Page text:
Intended for healthcare professionals


Scooters cause 9500 injuries in US in 8 months

BMJ 2000; 321 doi: (Published 16 September 2000) Cite this as: BMJ 2000;321:655
  1. Deborah Josefson
  1. San Francisco

    A sharp rise in injuries related to using foot propelled scooters is leading to an increased demand that children using them should wear mandatory protective gear.

    The US Consumer Product Safety Commission has reported that emergency room visits from scooter related mishaps are up 700% since May. In all, 9500 injuries have been reported so far this year, with over 4000 of these reported in August.

    Most scooter accidents have occurred in children aged under 15 years, and fractures account for 30% of the injuries.

    Scooters have recently become enormously popular in the United States, Europe, Hong Kong, and Israel; both children and adults can be seen using them in crowded cities.

    The current models are updated versions of their 1950s predecessors and feature lightweight, foldable metals such as aluminium or titanium, narrow bases, and low friction wheels similar to those used in in-line skates. Most models weigh less than 4.5 kg, cost $80-$120 (£53-£80), and are portable.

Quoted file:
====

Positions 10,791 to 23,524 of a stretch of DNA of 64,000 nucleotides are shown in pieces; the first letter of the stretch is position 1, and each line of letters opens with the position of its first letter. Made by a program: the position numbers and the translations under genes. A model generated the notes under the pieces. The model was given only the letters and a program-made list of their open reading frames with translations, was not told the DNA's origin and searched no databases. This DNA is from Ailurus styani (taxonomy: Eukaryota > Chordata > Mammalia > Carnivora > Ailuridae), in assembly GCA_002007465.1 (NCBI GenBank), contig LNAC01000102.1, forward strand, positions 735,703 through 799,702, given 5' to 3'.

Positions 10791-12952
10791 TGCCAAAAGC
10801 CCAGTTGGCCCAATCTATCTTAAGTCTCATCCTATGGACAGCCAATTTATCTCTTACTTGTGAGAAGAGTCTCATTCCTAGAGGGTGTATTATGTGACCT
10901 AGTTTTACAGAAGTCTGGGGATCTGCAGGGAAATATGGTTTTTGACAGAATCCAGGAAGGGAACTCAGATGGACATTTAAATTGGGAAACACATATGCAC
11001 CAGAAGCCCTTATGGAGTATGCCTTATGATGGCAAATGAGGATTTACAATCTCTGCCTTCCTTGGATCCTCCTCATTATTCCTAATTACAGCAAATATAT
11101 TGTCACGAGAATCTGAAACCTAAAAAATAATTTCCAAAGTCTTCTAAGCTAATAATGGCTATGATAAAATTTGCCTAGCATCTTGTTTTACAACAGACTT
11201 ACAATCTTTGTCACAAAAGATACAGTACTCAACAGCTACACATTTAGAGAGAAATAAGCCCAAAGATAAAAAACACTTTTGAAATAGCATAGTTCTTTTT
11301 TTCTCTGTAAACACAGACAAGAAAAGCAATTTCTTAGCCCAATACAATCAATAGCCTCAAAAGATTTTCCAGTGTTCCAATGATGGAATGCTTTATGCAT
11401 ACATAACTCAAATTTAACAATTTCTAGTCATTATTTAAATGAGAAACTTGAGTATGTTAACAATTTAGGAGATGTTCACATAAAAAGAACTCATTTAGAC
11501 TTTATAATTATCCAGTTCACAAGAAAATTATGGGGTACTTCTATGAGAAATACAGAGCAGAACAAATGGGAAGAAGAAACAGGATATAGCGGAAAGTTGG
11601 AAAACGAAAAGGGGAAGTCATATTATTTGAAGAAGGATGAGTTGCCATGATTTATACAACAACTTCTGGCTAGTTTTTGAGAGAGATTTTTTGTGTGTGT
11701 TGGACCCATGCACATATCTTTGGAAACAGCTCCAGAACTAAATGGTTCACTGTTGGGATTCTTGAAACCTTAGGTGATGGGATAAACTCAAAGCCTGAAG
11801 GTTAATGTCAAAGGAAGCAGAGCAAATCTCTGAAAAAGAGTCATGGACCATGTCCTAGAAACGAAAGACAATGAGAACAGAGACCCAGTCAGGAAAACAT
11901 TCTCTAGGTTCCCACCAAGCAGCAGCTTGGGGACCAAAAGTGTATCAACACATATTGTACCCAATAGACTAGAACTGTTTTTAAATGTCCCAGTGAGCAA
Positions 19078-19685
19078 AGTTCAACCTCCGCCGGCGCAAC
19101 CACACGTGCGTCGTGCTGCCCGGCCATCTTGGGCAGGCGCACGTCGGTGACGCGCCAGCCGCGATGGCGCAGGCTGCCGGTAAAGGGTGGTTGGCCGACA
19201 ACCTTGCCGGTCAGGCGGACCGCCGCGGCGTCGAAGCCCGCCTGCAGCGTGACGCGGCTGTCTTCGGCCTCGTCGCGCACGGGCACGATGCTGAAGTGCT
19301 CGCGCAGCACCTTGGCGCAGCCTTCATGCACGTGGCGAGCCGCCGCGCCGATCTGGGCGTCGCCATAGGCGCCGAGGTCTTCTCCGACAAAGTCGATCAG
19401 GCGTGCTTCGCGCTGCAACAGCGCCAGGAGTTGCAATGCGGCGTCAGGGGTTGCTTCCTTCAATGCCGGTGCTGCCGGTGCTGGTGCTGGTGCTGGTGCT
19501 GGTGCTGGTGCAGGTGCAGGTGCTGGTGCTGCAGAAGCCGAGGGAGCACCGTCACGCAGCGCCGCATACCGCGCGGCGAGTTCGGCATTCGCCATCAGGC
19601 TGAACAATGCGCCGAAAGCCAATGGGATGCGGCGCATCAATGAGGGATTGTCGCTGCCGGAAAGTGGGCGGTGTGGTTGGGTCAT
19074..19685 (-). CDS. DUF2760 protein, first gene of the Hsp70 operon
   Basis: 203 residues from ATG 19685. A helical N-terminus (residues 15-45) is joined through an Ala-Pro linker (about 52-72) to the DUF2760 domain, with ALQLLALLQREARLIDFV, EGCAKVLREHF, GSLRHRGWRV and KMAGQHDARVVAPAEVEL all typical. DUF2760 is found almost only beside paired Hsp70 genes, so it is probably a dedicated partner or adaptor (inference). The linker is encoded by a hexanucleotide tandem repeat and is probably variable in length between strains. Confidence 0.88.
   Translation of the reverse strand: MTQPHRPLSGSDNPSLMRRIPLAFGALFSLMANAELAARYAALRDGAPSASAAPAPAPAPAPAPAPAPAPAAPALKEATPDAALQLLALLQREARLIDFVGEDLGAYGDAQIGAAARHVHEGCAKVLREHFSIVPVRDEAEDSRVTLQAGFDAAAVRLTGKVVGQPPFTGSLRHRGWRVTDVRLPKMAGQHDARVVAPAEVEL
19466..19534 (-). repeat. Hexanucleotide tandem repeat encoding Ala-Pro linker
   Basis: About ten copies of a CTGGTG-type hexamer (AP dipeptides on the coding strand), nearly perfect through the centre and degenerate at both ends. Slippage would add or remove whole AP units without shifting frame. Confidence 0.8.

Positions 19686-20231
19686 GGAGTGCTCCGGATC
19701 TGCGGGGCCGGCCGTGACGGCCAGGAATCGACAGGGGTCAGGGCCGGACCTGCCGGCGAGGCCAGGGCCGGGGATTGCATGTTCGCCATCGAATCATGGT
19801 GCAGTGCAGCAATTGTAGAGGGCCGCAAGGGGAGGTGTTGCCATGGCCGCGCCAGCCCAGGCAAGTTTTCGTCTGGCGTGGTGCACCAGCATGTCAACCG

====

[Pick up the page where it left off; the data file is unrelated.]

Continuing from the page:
Most injuries are sprains, but fractures and dislocations accounted for almost a third of the reported mishaps. Head injuries also occur. So far, no deaths have been reported.

    Compared with injuries from in-line skating and skateboards, which amounted to 100000 and 60000 respectively in 1999, scooter injuries seem low. However, this may just reflect a catch-up period; in 1992, when in-line skating first became popular, the Consumer Product Safety Commission collected only 10000 reports of in-line skating accidents.

    The commission is recommending that children who use scooters don full safety gear, including helmets, knee pads, and elbow pads. Additionally, they recommend that users adhere to well paved surfaces and avoid street traffic. Children aged under 8 should not be using scooters without supervision, and using them at night should be avoided, said the Consumer Product Safety Commission.

    Ann Brown, the commission's chairwoman, commented: “We're trying to head off some of the kind of injuries that happen with in-line skates and let people know about the safety gear early on.” Some states are proposing that bicycle helmets be worn by children on scooters.

    Meanwhile, legislation to ban motorised versions of the scooters have been drafted in Colorado, and such scooters have been prohibited in New South Wales, Australia.

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    Emergency room visits for scooter injuries are up 700% since May